Throughout the years, Arkansas youth have been involved with the community in many ways, including agriculture and farming.
4-H youth development in Arkansas is more than a 100-year-old tradition. In October 1908, a group of about 65 boys formed the White County Corn and Cotton Club as a way to learn the latest in agricultural technology and enjoy being with friends during the rare times they weren't required to tend to chores at home.
The seed planted by that first club provided the roots for a program that today touches more than 133,000 youth ages 5-19 across Arkansas including rural, suburban, urban, and military-connected youth. The activities that our 4-H'ers enjoy may have changed in the last 100-plus years, but our mission to help our youth learn to be productive citizens has not changed. 4-H is the only informal education program with a direct connection to the University of Arkansas. The 4-H program is science based and designed to shape future leaders and innovators.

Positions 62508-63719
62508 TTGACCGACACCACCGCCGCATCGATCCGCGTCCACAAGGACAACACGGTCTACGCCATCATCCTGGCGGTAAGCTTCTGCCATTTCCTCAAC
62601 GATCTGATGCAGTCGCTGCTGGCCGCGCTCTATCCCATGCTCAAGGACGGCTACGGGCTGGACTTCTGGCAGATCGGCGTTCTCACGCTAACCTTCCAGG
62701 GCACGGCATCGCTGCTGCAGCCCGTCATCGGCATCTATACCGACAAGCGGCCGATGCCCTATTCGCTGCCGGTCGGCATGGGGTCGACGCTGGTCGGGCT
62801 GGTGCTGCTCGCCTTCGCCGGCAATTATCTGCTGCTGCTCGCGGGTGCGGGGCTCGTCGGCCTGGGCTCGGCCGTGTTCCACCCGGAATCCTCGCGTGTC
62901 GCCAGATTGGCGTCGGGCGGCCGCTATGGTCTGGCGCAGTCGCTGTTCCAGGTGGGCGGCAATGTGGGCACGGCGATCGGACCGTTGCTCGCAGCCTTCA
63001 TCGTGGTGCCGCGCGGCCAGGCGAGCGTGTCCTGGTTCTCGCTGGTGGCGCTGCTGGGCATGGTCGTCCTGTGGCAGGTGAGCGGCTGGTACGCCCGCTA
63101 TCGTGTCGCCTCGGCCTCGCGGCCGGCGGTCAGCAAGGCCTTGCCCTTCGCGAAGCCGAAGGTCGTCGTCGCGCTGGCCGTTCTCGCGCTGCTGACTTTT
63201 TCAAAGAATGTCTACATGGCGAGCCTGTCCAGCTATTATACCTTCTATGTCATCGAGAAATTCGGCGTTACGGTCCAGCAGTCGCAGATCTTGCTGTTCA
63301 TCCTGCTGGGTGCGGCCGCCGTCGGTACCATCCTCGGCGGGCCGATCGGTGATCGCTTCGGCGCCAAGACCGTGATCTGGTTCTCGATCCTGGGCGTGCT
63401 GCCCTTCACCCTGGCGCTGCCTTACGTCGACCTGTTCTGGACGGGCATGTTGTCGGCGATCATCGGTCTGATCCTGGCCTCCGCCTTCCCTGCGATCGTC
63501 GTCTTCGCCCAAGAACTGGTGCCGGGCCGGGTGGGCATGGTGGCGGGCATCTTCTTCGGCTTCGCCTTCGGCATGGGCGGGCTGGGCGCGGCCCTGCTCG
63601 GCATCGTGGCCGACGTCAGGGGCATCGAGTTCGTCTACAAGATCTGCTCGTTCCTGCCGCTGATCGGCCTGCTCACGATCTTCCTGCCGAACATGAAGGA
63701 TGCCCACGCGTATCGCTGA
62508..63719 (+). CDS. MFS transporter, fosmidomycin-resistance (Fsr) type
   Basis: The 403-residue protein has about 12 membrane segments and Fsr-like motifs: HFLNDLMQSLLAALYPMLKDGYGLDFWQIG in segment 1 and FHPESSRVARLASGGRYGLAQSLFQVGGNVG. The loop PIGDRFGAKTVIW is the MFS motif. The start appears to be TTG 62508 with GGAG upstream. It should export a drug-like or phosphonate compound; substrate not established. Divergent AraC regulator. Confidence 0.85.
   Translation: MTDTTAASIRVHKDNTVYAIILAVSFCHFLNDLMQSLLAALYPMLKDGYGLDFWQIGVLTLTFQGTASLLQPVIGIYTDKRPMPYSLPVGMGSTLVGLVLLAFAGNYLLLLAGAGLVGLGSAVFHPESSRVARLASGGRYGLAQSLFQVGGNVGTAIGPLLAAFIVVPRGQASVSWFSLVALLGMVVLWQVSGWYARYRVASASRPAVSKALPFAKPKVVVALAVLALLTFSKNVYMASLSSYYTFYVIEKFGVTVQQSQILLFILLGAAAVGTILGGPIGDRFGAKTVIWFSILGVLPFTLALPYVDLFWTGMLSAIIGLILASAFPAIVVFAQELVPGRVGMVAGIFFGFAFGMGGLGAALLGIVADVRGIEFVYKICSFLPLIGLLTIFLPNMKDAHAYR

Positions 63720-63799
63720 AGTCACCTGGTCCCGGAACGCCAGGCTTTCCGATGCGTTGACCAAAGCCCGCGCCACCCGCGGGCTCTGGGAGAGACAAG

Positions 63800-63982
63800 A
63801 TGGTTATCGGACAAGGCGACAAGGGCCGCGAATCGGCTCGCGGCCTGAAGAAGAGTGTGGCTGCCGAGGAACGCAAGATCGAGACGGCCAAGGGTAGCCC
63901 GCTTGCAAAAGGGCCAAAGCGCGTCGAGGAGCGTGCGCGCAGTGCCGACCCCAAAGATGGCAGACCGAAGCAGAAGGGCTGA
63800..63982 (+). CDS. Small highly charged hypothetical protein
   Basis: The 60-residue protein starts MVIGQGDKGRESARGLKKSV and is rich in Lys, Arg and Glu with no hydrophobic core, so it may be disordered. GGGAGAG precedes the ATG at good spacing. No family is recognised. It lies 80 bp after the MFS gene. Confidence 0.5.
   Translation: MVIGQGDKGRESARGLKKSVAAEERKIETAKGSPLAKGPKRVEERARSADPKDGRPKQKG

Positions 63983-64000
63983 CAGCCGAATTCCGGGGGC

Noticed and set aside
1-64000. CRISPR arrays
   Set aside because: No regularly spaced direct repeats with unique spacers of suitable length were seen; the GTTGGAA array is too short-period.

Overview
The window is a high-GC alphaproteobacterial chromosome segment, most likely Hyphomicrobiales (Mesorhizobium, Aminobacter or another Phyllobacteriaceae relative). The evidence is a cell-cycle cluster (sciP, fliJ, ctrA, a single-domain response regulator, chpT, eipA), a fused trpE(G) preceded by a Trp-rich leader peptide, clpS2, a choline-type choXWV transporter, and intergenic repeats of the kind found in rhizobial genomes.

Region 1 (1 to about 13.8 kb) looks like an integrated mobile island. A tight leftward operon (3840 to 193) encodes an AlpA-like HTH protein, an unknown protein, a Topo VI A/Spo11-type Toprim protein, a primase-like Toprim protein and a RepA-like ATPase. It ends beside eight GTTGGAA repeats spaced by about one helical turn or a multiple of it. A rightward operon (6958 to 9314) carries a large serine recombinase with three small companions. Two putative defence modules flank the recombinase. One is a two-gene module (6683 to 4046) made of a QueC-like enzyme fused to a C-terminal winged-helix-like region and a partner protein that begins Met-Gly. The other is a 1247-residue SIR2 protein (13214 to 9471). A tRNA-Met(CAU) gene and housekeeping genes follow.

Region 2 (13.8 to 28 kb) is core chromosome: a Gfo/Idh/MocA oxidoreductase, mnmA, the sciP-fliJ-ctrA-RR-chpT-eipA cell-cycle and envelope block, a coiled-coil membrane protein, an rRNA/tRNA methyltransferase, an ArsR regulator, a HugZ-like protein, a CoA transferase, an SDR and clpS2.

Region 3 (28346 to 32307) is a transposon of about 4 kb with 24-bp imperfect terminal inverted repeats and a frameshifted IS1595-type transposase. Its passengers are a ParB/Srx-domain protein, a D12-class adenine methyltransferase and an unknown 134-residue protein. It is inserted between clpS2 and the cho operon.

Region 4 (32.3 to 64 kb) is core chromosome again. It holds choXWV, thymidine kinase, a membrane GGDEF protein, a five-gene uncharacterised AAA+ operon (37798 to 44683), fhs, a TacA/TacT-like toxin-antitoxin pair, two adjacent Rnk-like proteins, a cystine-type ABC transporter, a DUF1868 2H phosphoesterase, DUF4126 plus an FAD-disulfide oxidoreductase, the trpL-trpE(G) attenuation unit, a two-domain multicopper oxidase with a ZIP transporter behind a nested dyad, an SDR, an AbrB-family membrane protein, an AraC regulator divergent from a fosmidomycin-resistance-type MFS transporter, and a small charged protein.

4-H is based on experiential learning -- learning by doing. Administered by the University of Arkansas' Cooperative Extension Service, 4-H is offered in all of the state's 75 counties. In addition to the traditional clubs and camps, 4-H is also offered in-school, on military installations, and through after-school programs.
SOURCE: COOPERATIVE EXTENSION SERVICEGeneral News on 10/09/2019
Print Headline: Arkansas 4-H History